Linux - NetworkingThis forum is for any issue related to networks or networking.
Routing, network cards, OSI, etc. Anything is fair game.
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The owner of the IP block has to set up reverse DNS. It's largely ignored these days, but some quirky things still need it. Hopefully they have control over the block, to find out who ARIN has assigned it to, you can whois your IP.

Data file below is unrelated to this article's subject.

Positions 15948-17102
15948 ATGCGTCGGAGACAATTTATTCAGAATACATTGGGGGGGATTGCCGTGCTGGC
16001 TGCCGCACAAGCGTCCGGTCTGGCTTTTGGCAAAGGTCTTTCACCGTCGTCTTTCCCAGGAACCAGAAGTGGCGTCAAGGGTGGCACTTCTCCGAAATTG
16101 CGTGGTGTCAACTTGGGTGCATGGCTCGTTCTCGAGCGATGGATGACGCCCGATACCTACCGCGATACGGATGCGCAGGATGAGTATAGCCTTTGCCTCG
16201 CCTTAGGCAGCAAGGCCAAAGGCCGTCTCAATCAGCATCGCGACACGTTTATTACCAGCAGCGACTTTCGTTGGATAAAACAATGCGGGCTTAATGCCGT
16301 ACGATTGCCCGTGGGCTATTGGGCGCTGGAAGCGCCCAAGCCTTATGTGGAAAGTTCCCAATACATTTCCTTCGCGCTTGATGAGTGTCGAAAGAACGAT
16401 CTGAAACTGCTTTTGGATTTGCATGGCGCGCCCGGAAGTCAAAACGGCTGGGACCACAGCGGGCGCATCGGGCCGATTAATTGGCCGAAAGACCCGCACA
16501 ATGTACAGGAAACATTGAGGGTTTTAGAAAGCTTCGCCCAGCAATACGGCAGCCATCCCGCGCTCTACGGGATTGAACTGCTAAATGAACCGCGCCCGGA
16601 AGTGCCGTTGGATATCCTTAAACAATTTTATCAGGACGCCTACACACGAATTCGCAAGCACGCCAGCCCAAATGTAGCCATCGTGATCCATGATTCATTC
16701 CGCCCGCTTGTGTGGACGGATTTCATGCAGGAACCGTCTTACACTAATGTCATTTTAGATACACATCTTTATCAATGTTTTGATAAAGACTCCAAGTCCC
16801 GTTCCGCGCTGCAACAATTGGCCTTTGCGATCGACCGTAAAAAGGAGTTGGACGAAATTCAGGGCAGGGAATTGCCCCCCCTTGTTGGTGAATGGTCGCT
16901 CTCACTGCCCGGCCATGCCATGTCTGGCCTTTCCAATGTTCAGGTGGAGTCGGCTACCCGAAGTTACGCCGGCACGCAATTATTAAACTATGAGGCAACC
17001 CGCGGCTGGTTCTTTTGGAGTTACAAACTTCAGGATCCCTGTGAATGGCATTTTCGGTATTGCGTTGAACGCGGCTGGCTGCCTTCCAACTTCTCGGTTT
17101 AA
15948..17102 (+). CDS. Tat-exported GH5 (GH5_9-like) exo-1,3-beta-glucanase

xx.xx.xx.xx.in-addr.arpa. IN NS mail.mydomain.com.
The above is a delegation record, not a PTR record. Your ISP would enter this on their name server to delegate the SOA for the PTR record towards your name server. Should your ISP actually delegate PTR record SOA's (most do not), then the reverse zone file (not forward) on your name server would have:
xx.xx.xx.xx.in-addr.arpa. IN PTR mail.mydomain.com.
BTW: As others have pointed out, ISP's do not "typically" delegate PTR records to a customers name servers. But most will make the PTR record change on their name servers. Same net effect, but you have to go through the ISP to make any PTR changes.